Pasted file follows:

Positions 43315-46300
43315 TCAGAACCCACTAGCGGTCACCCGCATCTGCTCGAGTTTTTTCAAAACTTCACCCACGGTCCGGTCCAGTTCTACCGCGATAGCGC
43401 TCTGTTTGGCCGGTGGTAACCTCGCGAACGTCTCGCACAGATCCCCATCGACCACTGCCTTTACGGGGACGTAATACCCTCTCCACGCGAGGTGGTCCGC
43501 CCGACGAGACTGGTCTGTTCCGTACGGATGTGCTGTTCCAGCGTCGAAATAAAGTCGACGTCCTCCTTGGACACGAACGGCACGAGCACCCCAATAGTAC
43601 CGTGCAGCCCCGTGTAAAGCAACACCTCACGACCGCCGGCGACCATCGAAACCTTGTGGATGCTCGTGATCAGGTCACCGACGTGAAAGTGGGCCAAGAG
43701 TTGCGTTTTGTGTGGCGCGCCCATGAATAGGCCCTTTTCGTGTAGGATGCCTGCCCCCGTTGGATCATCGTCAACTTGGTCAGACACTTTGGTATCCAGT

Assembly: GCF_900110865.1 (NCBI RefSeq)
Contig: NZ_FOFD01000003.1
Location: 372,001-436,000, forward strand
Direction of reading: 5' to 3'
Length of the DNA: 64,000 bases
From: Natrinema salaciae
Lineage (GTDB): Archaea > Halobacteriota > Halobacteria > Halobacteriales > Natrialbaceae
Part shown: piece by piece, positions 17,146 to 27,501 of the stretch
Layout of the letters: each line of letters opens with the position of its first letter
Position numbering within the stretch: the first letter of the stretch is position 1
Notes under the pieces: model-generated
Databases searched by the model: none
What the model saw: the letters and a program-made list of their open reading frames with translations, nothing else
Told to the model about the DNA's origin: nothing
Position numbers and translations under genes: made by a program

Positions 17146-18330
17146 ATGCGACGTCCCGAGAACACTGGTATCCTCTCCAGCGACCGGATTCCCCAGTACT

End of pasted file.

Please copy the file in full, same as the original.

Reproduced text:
Positions 43315-46300
43315 TCAGAACCCACTAGCGGTCACCCGCATCTGCTCGAGTTTTTTCAAAACTTCACCCACGGTCCGGTCCAGTTCTACCGCGATAGCGC
43401 TCTGTTTGGCCGGTGGTAACCTCGCGAACGTCTCGCACAGATCCCCATCGACCACTGCCTTTACGGGGACGTAATACCCTCTCCACGCGAGGTGGTCCGC
43501 CCGACGAGACTGGTCTGTTCCGTACGGATGTGCTGTTCCAGCGTCGAAATAAAGTCGACGTCCTCCTTGGACACGAACGGCACGAGCACCCCAATAGTAC
43601 CGTGCAGCCCCGTGTAAAGCAACACCTCACGACCGCCGGCGACCATCGAAACCTTGTGGATGCTCGTGATCAGGTCACCGACGTGAAAGTGGGCCAAGAG
43701 TTGCGTTTTGTGTGGCGCGCCCATGAATAGGCCCTTTTCGTGTAGGATGCCTGCCCCCGTTGGATCATCGTCAACTTGGTCAGACACTTTGGTATCCAGT

Assembly: GCF_900110865.1 (NCBI RefSeq)
Contig: NZ_FOFD01000003.1
Location: 372,001-436,000, forward strand
Direction of reading: 5' to 3'
Length of the DNA: 64,000 bases
From: Natrinema salaciae
Lineage (GTDB): Archaea > Halobacteriota > Halobacteria > Halobacteriales > Natrialbaceae
Part shown: piece by piece, positions 17,146 to 27,501 of the stretch
Layout of the letters: each line of letters opens with the position of its first letter
Position numbering within the stretch: the first letter of the stretch is position 1
Notes under the pieces: model-generated
Databases searched by the model: none
What the model saw: the letters and a program-made list of their open reading frames with translations, nothing else
Told to the model about the DNA's origin: nothing
Position numbers and translations under genes: made by a program

Positions 17146-18330
17146 ATGCGACGTCCCGAGAACACTGGTATCCTCTCCAGCGACCGGATTCCCCAGTACT